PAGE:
2020 Vision expert insight

Why UK businesses need to plan strategically for overseas growth

 

The ease of cross-border trade will open up new opportunities for UK businesses trading in physical and digital markets. In addition, supply chain operations may be enhanced by Foreign Direct Investment (FDI) says Michael Boyd, Managing Director of UK Trade & Investment (UKTI).

Michael Boyd has been Managing Director of UK Trade & Investment (UKTI) since 2011. He is also a director in the Department of Business, Innovation & Skills. Prior to this, he was a member of the Global Executive Board and International Council at Ernst & Young.

Michael Boyd

overseas growth at a glance

Export will continue to be a key opportunity for businesses over the next five years. I think there will be increasing globalisation and a greater openness from businesses of all sizes to think more strategically about the opportunities in overseas markets. The Government have ambitious targets for exports to reach one trillion pounds by 2020, with 100,000 more companies exporting by 20201.

Opportunities in fast-growing markets

The UK is a great place to export from, with access to the EU and free or preferential trade arrangements with many non-EU countries. Exporting can benefit everyone from micro businesses taking their first steps into the global marketplace through e-exporting, all the way up to big firms with great market share in the UK.

We know from our research that companies who export are more profitable, more productive and more innovative than those that don’t. They are also more likely to survive any economic downturn. That’s why UK businesses need to plan strategically for overseas growth. It really comes down to mindset and UK businesses being ready to take advantage of new opportunities, such as those in the world’s fastest-growing economies. To this end, UKTI has published a guide to doing business in China, which is designed to help UK based SMEs tackle this market.

Seizing technological advantage

Companies also need to be ready to take advantage of the huge growth of online retail spend, which UKTI is supporting with its E-Exporting Programme2. The continuing fast-paced growth in technology means that companies need to ensure that they are ahead of the game on issues like cyber-attacks, which cost the UK economy an estimated £34bn a year3. However, in challenge there is often opportunity, and the cyber security sector in the UK is going from strength to strength, employing over 40,000 people and increasing exports by 22 percent in 2013 – the highest growth rate in a global list of 53 major economies4.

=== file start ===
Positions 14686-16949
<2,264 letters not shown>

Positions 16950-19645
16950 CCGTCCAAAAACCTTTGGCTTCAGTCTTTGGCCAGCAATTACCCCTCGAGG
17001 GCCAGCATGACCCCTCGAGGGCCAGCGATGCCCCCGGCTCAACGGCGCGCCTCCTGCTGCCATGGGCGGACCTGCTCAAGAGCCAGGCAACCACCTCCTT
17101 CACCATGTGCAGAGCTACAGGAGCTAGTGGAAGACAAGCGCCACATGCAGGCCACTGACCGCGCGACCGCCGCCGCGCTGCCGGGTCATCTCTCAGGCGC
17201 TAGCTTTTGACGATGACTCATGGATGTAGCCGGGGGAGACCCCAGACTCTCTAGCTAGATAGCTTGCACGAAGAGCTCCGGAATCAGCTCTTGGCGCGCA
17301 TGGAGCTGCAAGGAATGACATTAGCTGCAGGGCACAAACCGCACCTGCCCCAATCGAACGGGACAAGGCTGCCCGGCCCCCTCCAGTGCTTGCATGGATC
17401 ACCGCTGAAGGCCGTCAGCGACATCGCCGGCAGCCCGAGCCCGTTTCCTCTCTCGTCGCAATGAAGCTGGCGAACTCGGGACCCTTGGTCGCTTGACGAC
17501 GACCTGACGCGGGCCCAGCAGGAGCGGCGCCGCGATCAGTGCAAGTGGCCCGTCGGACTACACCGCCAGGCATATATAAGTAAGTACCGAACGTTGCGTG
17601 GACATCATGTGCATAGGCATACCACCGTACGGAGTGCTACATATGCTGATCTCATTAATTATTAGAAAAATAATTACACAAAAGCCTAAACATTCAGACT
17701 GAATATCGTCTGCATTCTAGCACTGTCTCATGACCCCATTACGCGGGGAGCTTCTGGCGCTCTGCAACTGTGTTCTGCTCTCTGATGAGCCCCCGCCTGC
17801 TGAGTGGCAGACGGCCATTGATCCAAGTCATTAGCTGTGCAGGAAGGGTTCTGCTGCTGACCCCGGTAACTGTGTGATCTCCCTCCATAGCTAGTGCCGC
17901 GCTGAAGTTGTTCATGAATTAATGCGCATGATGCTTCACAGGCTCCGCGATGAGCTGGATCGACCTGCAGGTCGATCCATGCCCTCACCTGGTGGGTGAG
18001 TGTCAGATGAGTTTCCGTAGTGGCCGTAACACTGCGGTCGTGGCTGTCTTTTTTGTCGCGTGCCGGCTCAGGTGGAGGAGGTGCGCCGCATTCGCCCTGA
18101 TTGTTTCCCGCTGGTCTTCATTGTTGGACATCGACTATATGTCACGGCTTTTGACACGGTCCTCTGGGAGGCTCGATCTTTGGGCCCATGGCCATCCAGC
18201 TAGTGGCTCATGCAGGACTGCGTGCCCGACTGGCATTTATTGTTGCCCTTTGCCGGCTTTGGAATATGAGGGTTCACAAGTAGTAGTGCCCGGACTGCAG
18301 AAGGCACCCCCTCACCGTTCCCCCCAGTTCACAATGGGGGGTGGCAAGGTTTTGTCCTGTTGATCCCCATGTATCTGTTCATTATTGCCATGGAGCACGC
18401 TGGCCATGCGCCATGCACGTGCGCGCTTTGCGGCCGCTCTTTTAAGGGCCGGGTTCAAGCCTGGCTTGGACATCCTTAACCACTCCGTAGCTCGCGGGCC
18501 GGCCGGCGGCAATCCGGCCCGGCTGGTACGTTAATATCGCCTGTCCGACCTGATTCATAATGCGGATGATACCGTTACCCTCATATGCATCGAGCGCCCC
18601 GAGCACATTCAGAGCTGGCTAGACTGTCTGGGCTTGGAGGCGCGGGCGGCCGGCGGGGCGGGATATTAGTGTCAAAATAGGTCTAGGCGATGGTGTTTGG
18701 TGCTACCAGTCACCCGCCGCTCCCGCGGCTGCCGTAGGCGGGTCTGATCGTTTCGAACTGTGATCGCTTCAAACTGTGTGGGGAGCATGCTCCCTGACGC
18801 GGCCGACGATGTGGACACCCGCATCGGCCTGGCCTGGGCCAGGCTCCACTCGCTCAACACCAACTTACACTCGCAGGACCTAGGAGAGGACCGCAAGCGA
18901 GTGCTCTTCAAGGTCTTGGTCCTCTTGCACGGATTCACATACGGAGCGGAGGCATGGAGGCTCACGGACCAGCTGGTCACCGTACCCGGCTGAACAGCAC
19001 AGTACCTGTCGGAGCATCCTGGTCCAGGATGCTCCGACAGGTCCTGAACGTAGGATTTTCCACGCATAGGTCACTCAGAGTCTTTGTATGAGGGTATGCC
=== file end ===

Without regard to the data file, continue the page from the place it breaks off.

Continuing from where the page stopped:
The benefits of inward investment

Of course, there are opportunities for UK businesses to benefit from inward investment too. For example, in infrastructure, the UK’s appeal to global investors has attracted around £18bn of inward investment since 2010, creating jobs and growth in the construction sector and supporting significant regeneration in areas like Manchester city centre or Battersea Power Station5.

In 2014, foreign direct investment created 84,603 jobs and safeguarded another 23,0556. The types of jobs created are disproportionately high-value and investors also bring their Intellectual Property with them; this technology transfer can help the UK supply chain plug gaps and make them more efficient, strengthening business as a whole.

Wider economic impact

Openness to foreign ideas and technology can have dramatic effects on the local economy. The Nissan car plant in Sunderland is probably one of the most successful inward investment stories of the last 30 years. It is now the most productive car plant in Europe. The benefits to the people and businesses of the North East are obvious.

In an age where people, capital and ideas cross borders with ease, we want to make the most of the opportunity this presents. The UK is already acknowledged as one of the best locations in the world to run a business. We have set out to target the companies we believe have the greatest potential and encourage them to set up their headquarters in the UK. Who would not want the next Apple or Microsoft to be headquartered in the UK?

UKTI’s Global Entrepreneur Programme (GEP) aims to encourage the world’s best sustainable, early-stage companies and entrepreneurs to set up their global HQ in the UK. Since the programme was introduced in 2004, approximately £1bn of venture capital has been raised7, and in 2014/15 GEP delivered 89 inward investments from 30 different countries.8

Ambitious targets

The UK was among the very first countries in the world to recognise the enormous benefits of foreign investment and encourage it. Now nearly all countries in the world seek it out. Despite the ever-growing competition, the UK is breaking records in attracting foreign businesses to the UK. In fact, our stock of Foreign Direct Investment (FDI) in 2014 broke the £1trillion and we have ambitious targets for this to reach £1.5trillion by 20209. It will create more jobs, skills and is a vital part of a balanced economy.

We want to maintain our excellent position as the most favoured location in Europe for inward investment. We’re also keen to become the number one location in Europe for investment from high-growth markets. FDI in Britain is a big part of our success. It will be in the future.

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